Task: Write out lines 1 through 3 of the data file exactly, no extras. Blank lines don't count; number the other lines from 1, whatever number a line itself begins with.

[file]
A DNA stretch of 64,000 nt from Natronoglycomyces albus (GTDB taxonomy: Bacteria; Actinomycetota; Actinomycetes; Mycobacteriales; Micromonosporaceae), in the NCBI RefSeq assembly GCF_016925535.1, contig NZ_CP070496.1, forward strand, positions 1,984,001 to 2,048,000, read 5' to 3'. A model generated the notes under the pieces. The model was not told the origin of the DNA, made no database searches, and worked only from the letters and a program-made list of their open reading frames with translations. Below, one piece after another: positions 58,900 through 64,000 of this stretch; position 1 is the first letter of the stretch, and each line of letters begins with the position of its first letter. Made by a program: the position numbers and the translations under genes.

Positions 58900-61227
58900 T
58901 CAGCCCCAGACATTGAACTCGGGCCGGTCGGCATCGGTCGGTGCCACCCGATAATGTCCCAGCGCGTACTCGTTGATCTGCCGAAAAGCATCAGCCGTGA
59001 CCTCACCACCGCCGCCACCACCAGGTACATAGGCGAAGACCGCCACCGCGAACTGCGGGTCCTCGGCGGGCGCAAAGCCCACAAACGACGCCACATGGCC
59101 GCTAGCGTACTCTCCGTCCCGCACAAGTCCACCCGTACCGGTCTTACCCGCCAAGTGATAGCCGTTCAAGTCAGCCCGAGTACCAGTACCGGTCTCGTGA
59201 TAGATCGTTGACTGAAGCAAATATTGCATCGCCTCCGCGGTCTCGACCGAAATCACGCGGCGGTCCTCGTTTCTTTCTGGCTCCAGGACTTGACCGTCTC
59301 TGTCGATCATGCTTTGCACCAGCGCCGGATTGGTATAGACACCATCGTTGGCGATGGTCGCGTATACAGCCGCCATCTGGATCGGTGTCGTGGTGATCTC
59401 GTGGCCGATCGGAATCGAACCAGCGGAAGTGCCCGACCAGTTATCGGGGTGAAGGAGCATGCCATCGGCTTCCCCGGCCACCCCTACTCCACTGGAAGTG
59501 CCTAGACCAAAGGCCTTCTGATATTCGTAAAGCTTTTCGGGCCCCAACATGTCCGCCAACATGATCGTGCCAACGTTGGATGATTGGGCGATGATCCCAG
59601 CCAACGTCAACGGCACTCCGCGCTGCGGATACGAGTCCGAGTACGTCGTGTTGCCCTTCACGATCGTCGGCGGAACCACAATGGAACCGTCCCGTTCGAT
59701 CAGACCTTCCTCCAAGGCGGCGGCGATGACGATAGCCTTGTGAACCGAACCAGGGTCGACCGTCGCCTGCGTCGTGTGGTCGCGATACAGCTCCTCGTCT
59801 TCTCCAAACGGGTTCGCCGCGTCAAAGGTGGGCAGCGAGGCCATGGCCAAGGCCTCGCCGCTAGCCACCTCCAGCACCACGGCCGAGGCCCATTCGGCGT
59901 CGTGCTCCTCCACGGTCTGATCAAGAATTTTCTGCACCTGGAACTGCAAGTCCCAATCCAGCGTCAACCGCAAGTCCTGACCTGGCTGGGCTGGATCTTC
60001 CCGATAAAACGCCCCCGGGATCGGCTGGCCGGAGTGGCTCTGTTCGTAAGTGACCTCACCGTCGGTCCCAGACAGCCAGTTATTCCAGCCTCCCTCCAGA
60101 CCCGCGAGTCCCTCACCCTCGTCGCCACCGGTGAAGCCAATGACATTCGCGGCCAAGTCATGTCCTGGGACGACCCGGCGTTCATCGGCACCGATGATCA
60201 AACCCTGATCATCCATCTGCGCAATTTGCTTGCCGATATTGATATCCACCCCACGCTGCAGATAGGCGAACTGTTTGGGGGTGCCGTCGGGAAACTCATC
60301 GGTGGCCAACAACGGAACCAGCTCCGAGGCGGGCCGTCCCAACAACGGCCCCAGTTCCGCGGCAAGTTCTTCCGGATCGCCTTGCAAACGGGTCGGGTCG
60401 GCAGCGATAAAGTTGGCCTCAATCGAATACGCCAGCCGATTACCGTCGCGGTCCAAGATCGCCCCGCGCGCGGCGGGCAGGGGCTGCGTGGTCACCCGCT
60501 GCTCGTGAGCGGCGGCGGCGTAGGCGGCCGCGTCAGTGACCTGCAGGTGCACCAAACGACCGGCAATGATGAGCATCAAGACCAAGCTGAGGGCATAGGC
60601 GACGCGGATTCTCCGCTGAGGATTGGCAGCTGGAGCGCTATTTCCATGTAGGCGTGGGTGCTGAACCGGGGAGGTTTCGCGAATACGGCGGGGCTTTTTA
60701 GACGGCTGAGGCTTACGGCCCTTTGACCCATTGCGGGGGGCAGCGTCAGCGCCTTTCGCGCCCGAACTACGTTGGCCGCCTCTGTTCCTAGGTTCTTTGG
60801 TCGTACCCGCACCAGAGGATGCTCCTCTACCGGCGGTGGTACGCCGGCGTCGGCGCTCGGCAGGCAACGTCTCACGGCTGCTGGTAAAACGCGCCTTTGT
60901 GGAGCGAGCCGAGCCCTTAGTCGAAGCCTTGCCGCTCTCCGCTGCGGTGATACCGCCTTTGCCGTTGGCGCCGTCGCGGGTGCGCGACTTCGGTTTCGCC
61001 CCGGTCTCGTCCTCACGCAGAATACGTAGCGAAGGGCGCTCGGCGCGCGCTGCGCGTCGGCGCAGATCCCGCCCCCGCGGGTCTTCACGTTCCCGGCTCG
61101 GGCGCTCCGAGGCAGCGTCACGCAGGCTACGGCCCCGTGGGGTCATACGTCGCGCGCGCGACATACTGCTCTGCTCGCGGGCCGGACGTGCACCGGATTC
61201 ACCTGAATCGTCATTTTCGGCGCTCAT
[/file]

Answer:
A DNA stretch of 64,000 nt from Natronoglycomyces albus (GTDB taxonomy: Bacteria; Actinomycetota; Actinomycetes; Mycobacteriales; Micromonosporaceae), in the NCBI RefSeq assembly GCF_016925535.1, contig NZ_CP070496.1, forward strand, positions 1,984,001 to 2,048,000, read 5' to 3'. A model generated the notes under the pieces. The model was not told the origin of the DNA, made no database searches, and worked only from the letters and a program-made list of their open reading frames with translations. Below, one piece after another: positions 58,900 through 64,000 of this stretch; position 1 is the first letter of the stretch, and each line of letters begins with the position of its first letter. Made by a program: the position numbers and the translations under genes.

Positions 58900-61227
58900 T